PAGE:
Seven Sinners (1940)

Toronto Film Society presented Seven Sinners (1940) on Sunday, February 2, 1986 in a double bill with Wonder Man as part of the Season 38 Sunday Afternoon Film Buffs Series “A”, Programme 6.

Production Company: Universal.  Producer: Joe Pasternak.  Director: Tay Garnett.  Screenplay: John Meehan, story by Harry Tugend, Ladislas Fodor, Laslo Vadnai.  Music: Frank Skinner, Freidrich Hollander.  Photography: Rudolph Mate.

Cast:  Marlene Dietrich (Bijou), John Wayne (Lt. Bruce Whitney), Albert Dekker (Dr. Martin), Broderick Crawford (Little Ned), Anna Lee (Dorothy), Mischa Auer (Sasha), Billy Gilbert (Tony), Richard Carle (District Officer), Samuel S. Hinds (Governor), Oscar Homolka (Antro), Reginald Denny (Capt. Church), Vince Barnett (Bartender), Herbert Rawlinson (First Mate), James Craig (Ensign), William Bakewell (Ensigh), Antonio Moreno (Rubio).

Marlene Dietrich (Bijou) vamping JOhn Wayne (Lt. Whitney) in Seven Sinners glimpses two superstars at the peak of their respective careers: the decline of Dietrich as the femme fatale of the screen temptresses of the thirties and the rise of Wayne as the ideal Western and American war hero of the forties.  In a fitting gesture to the “blowsy, heartless strumpet Lola-Lola” of the Blue Angel (1930) and the “Bawdy, boisterous, Battling Frenchie” of Destry Rides Again (1939) (They Had Faces Then, 1974) Dietrich enlivens an otherwise typical tropical siren story with an occasional sexual audacity and an ability to literally learn how to roll with the punches.  Set in the Seven Sinners Cafe in the south sea island of Boni-Komba during World War II, Dietrich seeks to escape a shadowy past by island hopping as a feature night-club singer in sleazy island bistros.  In between songs (“I’ve Been in Love Before”, “The Man’s in the Navy”, “I Can’t Give You Anything But Love, Baby”) Dietrich not only sports masculine garb to win the applause of her male admirers but also charms Wayne, a stalwart U.S. Navy Officer, into exchanging an officer’s uniform for a marriage of love.  Opting for a wildly romantic adventure while immersed in the hazy, chaotic, cheap island atmosphere, the effervescent couple are suddenly reminded by a close friend that “a fellow can’t get the Navy out of his heart and head” and impresses the point with a few punches.  Upholding a traditional loyalty to the U.S. Navy, Dietrich quietly deserts the island of Boni-Domba leaving the nay pals to a final brawl that eventually destroys the cafe.

Director Tay Garnett, ex-WWI flying instructor and movie stuntman, achieved directorial success in the early 1930s with stories of doomed love in unusual settings–either on board ship or in exotic locales, (Her Man (1930); One Way Passage (1932)).  Generally attributed with a visual flair for exotic atmosphere, an effective integration of background and plot, and a genuine feel for the human emotions and interactions that produce a flowing narrative style, Garnett offers a smorgasbord of star talents contrasting the selfish sensual life of a nightclub with the traditional ethics, values and traditions of the U.S. Navy.  Like the prototypic Lola-Lola, Dietrich’s doomed fate is that of a bewitching lady who earns the love of a man because of a public image and sensational lifestyle rather than any inherent personal qualities–all of which is colorfully captured in the heavily rouges lips and daring gowns and plumed feathers that animates the island populace.  Personifying the virtues of honesty, sincerity, loyalty and courage with a touch of compassion, Wayne’s rowdy, boisterous romanticism overcomes Dietrich’s seductive and alluring mannerisms in the climactic fight scene in Seven Sinners that became a model for a succession of action films in the 1940s: “people thrown through mirrors, swinging from chandeliers, falling off balconies and otherwise hurled through a barroom” (John Wayne, Alan G. Barbour, 1974).  Despite Wayne’s obvious personal victory over the destructive sexual love of Dietrich, Dietrich embellishes the film with a few redeeming moments that reveals a more introspective and vulnerable character subtly woven into the imagery of Seven Sinners: the veiled face, the black/white-female/male tens on, ever-changing light and shadow picture compositions.  For this reason, the film is prevented from becoming either a raucous comedy or a serious drama.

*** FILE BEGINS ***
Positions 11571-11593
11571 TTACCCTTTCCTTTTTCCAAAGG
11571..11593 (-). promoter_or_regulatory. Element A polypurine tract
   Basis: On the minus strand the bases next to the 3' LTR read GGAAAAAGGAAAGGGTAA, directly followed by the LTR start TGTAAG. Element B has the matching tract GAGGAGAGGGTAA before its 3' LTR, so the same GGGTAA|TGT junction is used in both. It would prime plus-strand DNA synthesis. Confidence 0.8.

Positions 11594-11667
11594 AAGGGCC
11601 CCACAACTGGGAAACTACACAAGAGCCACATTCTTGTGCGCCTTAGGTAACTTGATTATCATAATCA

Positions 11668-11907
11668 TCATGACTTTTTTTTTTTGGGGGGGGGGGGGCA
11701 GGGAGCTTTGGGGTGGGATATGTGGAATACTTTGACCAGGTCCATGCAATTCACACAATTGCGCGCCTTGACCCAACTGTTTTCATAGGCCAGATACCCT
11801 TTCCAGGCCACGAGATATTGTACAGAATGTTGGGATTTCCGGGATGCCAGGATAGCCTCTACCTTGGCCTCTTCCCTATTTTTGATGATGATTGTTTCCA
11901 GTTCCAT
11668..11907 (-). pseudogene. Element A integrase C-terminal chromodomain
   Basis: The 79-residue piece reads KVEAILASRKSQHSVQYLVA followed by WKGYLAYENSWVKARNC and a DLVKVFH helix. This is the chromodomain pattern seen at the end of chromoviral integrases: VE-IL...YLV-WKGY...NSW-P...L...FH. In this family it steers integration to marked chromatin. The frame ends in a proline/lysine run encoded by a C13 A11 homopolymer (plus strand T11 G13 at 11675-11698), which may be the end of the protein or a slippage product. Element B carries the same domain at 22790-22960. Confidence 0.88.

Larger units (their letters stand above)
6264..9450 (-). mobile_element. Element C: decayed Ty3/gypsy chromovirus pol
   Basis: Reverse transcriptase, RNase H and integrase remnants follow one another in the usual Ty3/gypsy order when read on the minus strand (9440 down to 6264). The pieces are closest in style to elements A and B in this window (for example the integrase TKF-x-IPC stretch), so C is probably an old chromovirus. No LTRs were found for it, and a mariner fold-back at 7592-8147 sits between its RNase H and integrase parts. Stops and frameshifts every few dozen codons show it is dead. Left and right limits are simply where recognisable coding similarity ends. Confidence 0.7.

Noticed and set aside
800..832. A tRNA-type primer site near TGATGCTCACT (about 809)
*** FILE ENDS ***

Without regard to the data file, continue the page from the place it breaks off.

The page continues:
John “Duke” Wayne worked as third string prop man on the Fox lot in 1928 while attending University of Southern California on a football scholarship.  Developing a close relationship with director John Ford, the young unknown was recommended by Ford to Raoul Walsh for the lead role in The Big Trail (1930).  What followed was an eight year stint in over 80 forgettable low budget western serials until Ford offered Wayne the part of Ringo Kid in Ford’s western film classic Stagecoach (1939).  Since then, Wayne has achieved mythical fame with film audiences making him the biggest box-office attraction in film history.  As group president of the Motion Picture Alliance for the Preservation of American Ideals during the McCarthy era, John Wayne represented, offscreen and onscreen, the ultra American patriot.  At the end of a screen career of 40 years and 250 films, a special Oscar for Wayne’s performance in True Grit (1969) was awarded to Wayne by Hollywood.  After Wayne’s death in the late seventies, a congressional medal was truck in honour of the screen superstar and a Great American.

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